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Students in 1,700 locations across over 100 countries around the globe staged a massive demonstration on Friday, demanding that leaders in their own countries and globally take action to address the existential threat of climate change. A reported 1.4 million students walked out of school and marched and held rallies from Tokyo to Cape Town, and Stockholm to New York to raise awareness of the climate change crisis and their increasing concern that their generation will be unduly impacted by the failure to reign in greenhouse gas emissions now before it is too late. Their chants and signs tell the story:
The students are having an impact. For example, CBS News reported that U.N. Secretary-General Antonio Guterres the students inspired him to hold a special summit in September to deal with what he called “the climate emergency.” “My generation has failed to respond properly to the dramatic challenge of climate change,” Guterres wrote in an opinion piece in The Guardian. “This is deeply felt by young people. No wonder they are angry.” Photos of the strikes made local newspapers and received TV coverage as well around the globe, garnering the attention of tens of millions of people even on a particularly gruesome news day because of the shooting at the mosque in New Zealand.
Why This Matters:These student voices are a clarion call. Leaders should listen — not only because these students will be voters soon enough, but because of their sense of anxiety and urgency around climate change. There is an old adage in the conservation world — we do not inherit the planet from our ancestors, we borrow it from our children. Ultimately all leaders with a conscience realize this truism and seek to cement their legacy with environmental accomplishments. But addressing the climate challenge cannot be merely an afterthought — a capstone for a successful political career. It must be a “prime directive” — an organizing principle — for how we govern ourselves into the future.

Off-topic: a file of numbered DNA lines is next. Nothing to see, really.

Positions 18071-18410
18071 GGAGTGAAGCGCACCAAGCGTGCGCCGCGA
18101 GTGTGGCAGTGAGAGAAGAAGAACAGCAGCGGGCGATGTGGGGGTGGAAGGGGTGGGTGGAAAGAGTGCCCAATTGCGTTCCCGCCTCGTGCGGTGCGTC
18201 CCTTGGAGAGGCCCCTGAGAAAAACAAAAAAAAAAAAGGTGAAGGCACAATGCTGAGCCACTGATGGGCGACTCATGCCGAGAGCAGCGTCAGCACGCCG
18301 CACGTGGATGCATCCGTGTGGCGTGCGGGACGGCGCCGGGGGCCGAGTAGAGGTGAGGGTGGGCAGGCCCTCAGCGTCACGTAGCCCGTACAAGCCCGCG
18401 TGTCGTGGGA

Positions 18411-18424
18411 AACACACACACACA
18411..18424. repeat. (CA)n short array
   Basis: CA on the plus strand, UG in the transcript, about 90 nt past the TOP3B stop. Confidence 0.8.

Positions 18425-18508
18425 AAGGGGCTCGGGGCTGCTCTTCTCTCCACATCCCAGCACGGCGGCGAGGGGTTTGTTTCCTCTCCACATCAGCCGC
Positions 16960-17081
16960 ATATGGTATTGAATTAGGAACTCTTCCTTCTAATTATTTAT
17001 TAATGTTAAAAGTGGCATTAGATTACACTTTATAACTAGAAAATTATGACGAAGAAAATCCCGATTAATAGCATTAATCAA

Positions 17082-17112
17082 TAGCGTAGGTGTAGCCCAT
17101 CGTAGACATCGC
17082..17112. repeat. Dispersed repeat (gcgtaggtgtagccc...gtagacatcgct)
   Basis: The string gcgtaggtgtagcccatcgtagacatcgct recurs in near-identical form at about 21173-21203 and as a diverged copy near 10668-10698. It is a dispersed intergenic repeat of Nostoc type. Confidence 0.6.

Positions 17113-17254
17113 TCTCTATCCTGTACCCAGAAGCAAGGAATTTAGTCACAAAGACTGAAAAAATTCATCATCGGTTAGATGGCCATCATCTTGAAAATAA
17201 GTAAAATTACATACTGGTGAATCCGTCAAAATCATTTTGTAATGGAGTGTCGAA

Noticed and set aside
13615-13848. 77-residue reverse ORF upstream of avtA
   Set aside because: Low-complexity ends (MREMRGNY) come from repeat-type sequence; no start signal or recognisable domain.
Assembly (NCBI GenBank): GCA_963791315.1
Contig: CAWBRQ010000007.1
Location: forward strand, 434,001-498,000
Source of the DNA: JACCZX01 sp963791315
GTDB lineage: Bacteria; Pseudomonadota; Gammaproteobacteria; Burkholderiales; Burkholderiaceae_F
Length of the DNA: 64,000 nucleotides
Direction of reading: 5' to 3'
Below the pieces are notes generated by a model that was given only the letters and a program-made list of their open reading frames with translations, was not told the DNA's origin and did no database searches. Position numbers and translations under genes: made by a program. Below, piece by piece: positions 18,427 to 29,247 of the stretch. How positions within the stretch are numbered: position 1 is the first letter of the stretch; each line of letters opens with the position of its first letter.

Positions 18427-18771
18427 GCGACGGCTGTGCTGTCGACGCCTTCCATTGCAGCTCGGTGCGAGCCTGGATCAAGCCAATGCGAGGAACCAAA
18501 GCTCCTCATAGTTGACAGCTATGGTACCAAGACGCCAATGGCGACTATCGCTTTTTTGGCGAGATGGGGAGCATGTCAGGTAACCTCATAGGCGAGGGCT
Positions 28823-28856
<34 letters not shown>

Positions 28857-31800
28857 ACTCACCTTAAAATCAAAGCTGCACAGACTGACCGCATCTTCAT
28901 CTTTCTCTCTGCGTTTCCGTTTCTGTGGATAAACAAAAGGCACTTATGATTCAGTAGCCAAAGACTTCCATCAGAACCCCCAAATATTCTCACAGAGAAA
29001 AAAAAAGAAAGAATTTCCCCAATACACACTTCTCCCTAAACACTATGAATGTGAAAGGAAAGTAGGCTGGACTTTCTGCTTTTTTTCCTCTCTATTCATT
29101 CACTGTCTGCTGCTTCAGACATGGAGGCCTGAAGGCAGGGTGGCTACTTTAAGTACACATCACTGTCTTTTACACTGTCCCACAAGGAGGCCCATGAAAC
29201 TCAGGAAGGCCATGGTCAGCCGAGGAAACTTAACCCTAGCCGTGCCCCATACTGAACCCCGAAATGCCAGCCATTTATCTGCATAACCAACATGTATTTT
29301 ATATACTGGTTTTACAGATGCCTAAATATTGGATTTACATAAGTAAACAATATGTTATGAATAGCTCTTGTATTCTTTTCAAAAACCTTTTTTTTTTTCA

To Go Deeper: You can see more photos from the climate strikes around the globe here. And check out MSNBC’s coverage, featuring an interview with Monica. Or listen to her talk about the strikes on Background Briefing, a nationally syndicated radio show.
Yesterday was the International Day of the World’s Indigenous Peoples. In recognition of that, and the key role Indigenous peoples are playing in the conservation movement today in the U.S. and globally, we sat down with Raina Thiele, who is Dena’ina Athabascan, and Yup’ik, and has worked at the highest levels of government on Tribal […]
ODP: You have just taken over as Europe’s Commissioner for the Environment, Oceans and Fisheries. Tell us how you became interested in conservation and how you have reached such an important position so early in your career? VS: As I was Minister of Economy and Innovation in Lithuania, naturally, I was expecting rather a portfolio […]
Axios Media’s Sara Fischer reported earlier this week, women are”pushing back against the gender imbalance in media” by launching their own platforms and focusing on topics many traditional news companies have long ignored. We can relate! As part of that wave, today our friends at Lonely Whale, a nonprofit that is driving societal change away from […]
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